No competitive plea for blackmailing officials with explicit photos


A South Florida man Wednesday pleaded not to contest charges related to trying to get $5,000 from a state senator after he threatened to post sexually explicit photos of her.

Jeremy Kamperveen, 20, of Plantation, filed an open plea in Broward County District Court, according to court documents. He was charged with racketeering, unlawful use of a two-way device and cyberstalking. The open plea means he has no deal with prosecutors, and his attorney Michael Heise said Kamperveen faces up to 21 years in prison at a July 19 hearing.

Kamperveen was arrested in November. An arrest report from the Broward Sheriff’s Office did not identify the victim, but Florida Senator Lauren Book, whose district includes part of Broward County, released a statement a few weeks later saying the threatening messages had been sent to her.

“I have been the victim of ongoing sexual harassment and extortion,” Book said in December. “I immediately notified law enforcement and worked closely with them to prosecute those responsible for sending threatening and disturbing images and messages to my phone, including distorted, fake, and stolen images created to intimidate me and to blackmail.”

Book is the chair of the Senate Democratic Caucus and a longtime advocate for victims of child abuse and sexual abuse. She runs a group called Lauren’s Kids. Book did not immediately comment on Kamperveen’s plea, but her spokeswoman said Book and her husband would testify at next month’s victim impact hearing.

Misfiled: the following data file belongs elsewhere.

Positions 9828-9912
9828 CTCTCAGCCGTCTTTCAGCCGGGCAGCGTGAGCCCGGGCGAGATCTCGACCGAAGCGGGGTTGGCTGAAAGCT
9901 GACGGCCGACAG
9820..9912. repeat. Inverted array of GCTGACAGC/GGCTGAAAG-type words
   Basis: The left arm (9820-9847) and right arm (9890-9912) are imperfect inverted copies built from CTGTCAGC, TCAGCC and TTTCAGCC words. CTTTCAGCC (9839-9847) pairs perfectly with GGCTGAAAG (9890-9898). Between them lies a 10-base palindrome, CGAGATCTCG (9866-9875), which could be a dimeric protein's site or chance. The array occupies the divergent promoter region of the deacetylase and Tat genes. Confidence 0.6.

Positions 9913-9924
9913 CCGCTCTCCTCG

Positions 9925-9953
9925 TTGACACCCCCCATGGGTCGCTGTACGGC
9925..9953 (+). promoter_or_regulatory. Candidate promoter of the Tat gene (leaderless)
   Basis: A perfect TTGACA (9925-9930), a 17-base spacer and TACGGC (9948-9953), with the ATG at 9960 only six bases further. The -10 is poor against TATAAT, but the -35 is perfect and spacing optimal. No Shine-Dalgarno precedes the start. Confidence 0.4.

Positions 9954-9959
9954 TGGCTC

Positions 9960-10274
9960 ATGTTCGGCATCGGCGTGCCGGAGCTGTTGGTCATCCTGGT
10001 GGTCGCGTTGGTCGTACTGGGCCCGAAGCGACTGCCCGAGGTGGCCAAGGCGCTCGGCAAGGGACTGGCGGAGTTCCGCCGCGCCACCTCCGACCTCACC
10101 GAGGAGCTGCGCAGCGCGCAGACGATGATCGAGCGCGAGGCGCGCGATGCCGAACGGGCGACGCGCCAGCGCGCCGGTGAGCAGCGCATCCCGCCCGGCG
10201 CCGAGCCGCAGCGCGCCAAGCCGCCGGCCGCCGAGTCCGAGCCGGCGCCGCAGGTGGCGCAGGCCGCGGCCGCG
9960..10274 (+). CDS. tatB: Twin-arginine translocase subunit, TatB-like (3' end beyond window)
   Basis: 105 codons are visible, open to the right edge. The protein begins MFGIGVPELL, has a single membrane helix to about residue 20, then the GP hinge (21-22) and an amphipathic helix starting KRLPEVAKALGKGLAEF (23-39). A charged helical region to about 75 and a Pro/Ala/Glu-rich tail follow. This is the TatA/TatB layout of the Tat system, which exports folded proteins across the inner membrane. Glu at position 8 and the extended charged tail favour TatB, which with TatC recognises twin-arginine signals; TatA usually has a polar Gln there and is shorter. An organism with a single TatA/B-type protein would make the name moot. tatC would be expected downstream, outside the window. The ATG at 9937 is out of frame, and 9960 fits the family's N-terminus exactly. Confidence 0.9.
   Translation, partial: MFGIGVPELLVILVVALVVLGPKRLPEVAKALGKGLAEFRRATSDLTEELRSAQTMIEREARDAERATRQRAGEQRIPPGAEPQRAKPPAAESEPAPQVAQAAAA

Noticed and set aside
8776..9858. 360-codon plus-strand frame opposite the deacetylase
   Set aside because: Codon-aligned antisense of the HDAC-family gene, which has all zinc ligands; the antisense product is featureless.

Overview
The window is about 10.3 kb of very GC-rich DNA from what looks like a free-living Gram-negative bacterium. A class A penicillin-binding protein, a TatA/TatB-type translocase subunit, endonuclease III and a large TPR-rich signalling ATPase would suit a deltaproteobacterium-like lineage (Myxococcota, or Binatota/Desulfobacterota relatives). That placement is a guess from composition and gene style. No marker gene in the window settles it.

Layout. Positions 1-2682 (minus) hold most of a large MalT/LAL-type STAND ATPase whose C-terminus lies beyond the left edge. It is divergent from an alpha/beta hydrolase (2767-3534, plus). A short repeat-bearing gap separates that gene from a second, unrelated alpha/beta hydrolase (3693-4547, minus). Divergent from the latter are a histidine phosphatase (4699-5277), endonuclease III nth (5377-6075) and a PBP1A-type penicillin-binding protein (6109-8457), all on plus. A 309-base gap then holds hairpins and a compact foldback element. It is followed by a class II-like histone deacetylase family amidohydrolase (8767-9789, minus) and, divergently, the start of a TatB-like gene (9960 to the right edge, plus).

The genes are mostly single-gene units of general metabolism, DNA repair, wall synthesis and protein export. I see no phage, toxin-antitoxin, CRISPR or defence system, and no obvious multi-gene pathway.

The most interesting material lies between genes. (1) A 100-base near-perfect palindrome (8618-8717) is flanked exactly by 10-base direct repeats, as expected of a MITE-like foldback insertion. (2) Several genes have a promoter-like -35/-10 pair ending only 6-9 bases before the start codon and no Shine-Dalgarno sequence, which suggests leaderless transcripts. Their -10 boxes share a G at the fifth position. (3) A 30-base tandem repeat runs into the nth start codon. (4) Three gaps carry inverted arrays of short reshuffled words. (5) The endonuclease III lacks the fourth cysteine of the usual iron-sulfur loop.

According to the arrest report, Book contacted the Florida Department of Law Enforcement on November 12 after someone sent Book several explicit photos and threatened to ruin her political career by making them public. An undercover agent took over communications with the unidentified person and eventually negotiated to pay the person $4,000 in cash, rather than originally asking for $5,000, in exchange for watching the person perform the photos deleted. A meeting was scheduled for November 17 at a Sunrise Starbucks where agents arrested the individual and identified him as Kamperveen.

Kamperveen confessed to sending the messages and photos to Book, officials said. Searching Kamperveen’s phone, agents reported finding the messages and a folder containing photos and videos of Book. During the investigation, Book said she learned the images, including videos of her and her husband, were being sold and traded online.

The state senator’s experience led to her sponsorship legislation last spring, which would make it a criminal offense to buy, sell or trade in stolen sexually explicit images from someone’s phone or other digital device. It would also make the distribution of altered or engineered sexually explicit images, known as deepfakes, a crime and strengthen child pornography, revenge porn, and bestiality laws. The bill passed unanimously in the Florida House and Senate and awaits the Governor’s signature.


About Author

Comments are closed.